Within policy implementation and street-level bureaucracy research, there is a continuing debate on how to account for the complex, messy, and, sometimes, contradictory implementation of public policies. Frontline workers, such as teachers, doctors, and police, as a consequence of their discretion, play a crucial role in successful policy implementation and the efficient, effective, and responsive delivery of public services. However, in practice, frontline workers do not always act in line with the ambitions of politicians and policymakers. In doing so, they can create major difficulties for governments, democratically mandated to change policy, in making their (new) policies a success.

This book quantitatively investigates how previous policy experiences affect the frontline. Contrary to previous work that mostly has focused on the experiences of frontline workers with specific policies, this study takes into account that policies are not developed in a vacuum. Rather, they build upon each other; a process described as policy accumulation. Based on research on change cynicism, this book argues that frontline workers - as a consequence of continuous policy changes that are sometimes perceived as inconsistent and too frequent - could become indifferent to whatever new policy is introduced, viewing new policies as just the ‘new political flavor of the month’.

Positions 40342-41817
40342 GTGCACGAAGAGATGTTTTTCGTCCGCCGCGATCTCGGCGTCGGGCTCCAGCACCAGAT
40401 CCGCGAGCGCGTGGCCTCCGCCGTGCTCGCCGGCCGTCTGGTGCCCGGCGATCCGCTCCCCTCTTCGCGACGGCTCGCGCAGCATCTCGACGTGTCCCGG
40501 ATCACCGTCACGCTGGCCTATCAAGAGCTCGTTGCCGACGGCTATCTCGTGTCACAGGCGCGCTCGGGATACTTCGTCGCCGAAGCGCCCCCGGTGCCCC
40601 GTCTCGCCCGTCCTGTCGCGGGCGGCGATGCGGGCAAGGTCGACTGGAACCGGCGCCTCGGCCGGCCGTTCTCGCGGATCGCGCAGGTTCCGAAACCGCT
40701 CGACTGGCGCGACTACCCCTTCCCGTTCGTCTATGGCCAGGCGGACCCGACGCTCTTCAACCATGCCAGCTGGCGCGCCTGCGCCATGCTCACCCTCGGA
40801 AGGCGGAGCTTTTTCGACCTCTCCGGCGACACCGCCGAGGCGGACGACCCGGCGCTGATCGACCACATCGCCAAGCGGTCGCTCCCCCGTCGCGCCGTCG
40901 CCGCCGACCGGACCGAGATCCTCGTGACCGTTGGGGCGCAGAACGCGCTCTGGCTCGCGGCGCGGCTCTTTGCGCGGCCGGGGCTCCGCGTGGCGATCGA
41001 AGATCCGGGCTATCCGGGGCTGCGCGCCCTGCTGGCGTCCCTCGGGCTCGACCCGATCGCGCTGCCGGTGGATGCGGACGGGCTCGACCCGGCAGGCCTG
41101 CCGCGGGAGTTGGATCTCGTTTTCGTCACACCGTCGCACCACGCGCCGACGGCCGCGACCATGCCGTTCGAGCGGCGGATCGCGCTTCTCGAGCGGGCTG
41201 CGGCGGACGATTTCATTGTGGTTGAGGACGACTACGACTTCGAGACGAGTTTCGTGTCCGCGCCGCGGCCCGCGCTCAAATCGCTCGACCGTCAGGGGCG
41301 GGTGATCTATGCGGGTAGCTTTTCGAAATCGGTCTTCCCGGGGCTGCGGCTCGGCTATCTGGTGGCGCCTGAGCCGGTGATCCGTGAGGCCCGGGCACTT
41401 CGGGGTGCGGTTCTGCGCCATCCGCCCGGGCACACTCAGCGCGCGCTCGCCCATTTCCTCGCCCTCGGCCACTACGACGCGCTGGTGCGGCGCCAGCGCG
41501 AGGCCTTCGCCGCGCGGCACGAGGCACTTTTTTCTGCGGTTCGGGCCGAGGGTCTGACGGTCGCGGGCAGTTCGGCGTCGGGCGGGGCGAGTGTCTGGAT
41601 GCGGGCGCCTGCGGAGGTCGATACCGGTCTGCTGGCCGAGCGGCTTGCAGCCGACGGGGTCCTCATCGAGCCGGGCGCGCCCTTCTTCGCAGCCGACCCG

As such, this study opens the way for a better understanding of policy implementation failure and success, by showing how frontline workers’ previous policy experiences shape how they perceive and enact new policies. In doing so, this study underscores the importance of alignment between policy makers and policy implementers for successful implementation. The author illustrates the dynamics surrounding policy implementation in the Dutch education sector by combining implementation and street-level bureaucracy theory with detailed empirical analysis.

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A.J. Steijn (Bram) , V.J.J.M. Bekkers (Victor) , L.G. Tummers (Lars)
Erasmus University Rotterdam
Erasmus School of Social and Behavioural Sciences

van Engen, N. (2019, January 10). How Previous Policy Experiences Affect the Frontline: Understanding implementation success and failure through a general policy alienation lens. Retrieved from http://hdl.handle.net/1765/113840